The year 2020 has changed how so much of the world is delivered, including the delivery of recognitions and awards. Joseph Wheaton, associate professor from the S.J. & Jessie E. Quinney College of Natural Resources Watershed Sciences Department at Utah State University recently received the 2020 Gordon Warwick Award, for excellence in geomorphological research from the British Society for Geomorphology.
Instead of delivering his acceptance lecture in the United Kingdom, Wheaton virtually appeared when he addressed his colleagues and challenged them to come together to collectively contribute to addressing and reversing urgent threats to the riverscapes. The presentation is available online at "Riverscape Health? Science, Standards, Actions & Community."
Wheaton noted that riverscapes are the most impacted ecosystems on the planet. He stated that geomorphology is well poised to provide the science that could not only help underscore and quantify this scope of degradation, but also give the process insights into what could help improve riverscape health. Wheaton cautioned that the science is there and does not need to be reinvented, but rather, built from both past and current contributions. He argued that there is an urgent need to adopt standards for models, tools, analyses and datasets.
“To truly innovate, we need to invest not just in research and development, but in deploying these solutions to tackle real-world problems at scale,” Wheaton said.
Watershed Department Head Patrick Belmont said that Joe is a trailblazer in watershed science and restoration.
“Much of his early career involved utilizing and developing highly sophisticated techniques for mapping landscapes, measuring change over time and tracking gravel grains on their complicated path through braided channels,” Belmont said. “His more recent work is characterized by thinking holistically about river-landscape systems, understanding how humans, organisms and physical processes interact, and developing the most practical and feasible approaches possible to restore the health of riverscapes around the world.”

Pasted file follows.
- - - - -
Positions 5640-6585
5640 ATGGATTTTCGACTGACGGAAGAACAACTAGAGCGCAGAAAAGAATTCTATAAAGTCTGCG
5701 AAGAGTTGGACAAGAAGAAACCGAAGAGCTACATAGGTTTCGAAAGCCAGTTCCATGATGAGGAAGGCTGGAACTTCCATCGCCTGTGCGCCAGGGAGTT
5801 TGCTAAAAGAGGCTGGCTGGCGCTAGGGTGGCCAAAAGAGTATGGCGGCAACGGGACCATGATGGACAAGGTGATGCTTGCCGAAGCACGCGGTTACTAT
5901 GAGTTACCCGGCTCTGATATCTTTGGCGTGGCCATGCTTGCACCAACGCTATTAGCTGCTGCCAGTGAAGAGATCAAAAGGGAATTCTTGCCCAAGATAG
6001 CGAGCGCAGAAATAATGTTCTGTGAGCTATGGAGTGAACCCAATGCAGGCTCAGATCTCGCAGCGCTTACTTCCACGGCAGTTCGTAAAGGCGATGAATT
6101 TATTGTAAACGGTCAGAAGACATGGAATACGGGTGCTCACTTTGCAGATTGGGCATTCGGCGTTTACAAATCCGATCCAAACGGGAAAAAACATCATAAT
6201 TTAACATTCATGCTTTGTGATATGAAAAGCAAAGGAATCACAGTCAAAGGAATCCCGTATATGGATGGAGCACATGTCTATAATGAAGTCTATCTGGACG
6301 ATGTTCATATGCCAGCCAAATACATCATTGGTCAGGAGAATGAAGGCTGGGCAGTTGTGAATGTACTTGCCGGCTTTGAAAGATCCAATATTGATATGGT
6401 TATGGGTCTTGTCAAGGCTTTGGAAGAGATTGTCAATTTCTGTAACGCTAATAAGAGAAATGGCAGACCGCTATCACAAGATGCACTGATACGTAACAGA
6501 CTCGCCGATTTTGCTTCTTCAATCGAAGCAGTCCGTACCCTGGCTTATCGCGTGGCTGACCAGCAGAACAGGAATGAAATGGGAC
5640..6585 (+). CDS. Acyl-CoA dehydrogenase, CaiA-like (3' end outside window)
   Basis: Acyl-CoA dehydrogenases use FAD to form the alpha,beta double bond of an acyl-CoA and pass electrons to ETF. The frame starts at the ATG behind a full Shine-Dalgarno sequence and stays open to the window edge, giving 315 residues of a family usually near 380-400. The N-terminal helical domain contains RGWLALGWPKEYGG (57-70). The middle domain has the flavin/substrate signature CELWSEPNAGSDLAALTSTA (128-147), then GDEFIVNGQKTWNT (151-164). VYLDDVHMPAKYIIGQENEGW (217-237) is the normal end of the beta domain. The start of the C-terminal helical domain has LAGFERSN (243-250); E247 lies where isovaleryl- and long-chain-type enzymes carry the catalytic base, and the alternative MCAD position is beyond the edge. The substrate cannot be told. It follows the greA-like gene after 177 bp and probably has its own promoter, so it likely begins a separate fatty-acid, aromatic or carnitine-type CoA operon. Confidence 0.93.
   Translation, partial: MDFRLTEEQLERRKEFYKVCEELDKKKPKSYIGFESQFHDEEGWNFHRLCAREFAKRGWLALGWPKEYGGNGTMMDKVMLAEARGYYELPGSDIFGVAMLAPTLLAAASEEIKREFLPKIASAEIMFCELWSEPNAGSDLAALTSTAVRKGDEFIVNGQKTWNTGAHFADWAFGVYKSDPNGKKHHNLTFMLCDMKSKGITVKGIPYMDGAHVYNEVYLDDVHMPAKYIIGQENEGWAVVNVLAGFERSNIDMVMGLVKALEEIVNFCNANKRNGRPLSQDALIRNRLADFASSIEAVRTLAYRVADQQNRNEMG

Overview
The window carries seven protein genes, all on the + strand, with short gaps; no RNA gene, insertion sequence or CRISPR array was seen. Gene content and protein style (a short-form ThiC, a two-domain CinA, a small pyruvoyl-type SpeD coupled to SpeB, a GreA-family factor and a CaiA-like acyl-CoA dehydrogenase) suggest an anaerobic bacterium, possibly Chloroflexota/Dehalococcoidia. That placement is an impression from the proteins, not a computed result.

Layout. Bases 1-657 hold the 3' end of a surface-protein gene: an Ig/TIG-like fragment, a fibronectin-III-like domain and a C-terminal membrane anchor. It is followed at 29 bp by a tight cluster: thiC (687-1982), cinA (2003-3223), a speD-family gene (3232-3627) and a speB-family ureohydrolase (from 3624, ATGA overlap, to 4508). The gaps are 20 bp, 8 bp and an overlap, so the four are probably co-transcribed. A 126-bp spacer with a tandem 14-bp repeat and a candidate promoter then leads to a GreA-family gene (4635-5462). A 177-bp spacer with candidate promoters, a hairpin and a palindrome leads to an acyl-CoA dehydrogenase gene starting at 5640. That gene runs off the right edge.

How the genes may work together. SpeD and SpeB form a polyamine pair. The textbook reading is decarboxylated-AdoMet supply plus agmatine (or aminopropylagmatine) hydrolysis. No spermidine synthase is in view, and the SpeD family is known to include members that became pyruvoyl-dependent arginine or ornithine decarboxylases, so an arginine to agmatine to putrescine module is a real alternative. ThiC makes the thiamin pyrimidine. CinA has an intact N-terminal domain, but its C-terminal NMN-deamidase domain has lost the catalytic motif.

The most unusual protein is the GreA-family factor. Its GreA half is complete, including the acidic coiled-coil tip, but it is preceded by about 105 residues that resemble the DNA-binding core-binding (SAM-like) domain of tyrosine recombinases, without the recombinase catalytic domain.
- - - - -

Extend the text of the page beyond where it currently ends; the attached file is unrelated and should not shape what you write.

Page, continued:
Belmont says that perhaps even more impressive is that Wheaton’s not only developing theory and writing impactful academic papers, but he’s putting it to work, leading restoration projects all throughout the Western U.S. and tirelessly offering workshops to train practitioners all over the world.
“We are honored to have Joe as one of our colleagues here in the Department of Watershed Sciences and Quinney College of Natural Resources,” Belmont said.
The Gordon Warwick Award is presented by the British Society for Geomorphology by anonymous nomination for someone who is within 15 years of receiving their doctorate. It speaks highly of those who work hard in their field and are recognized for their efforts on a global scale.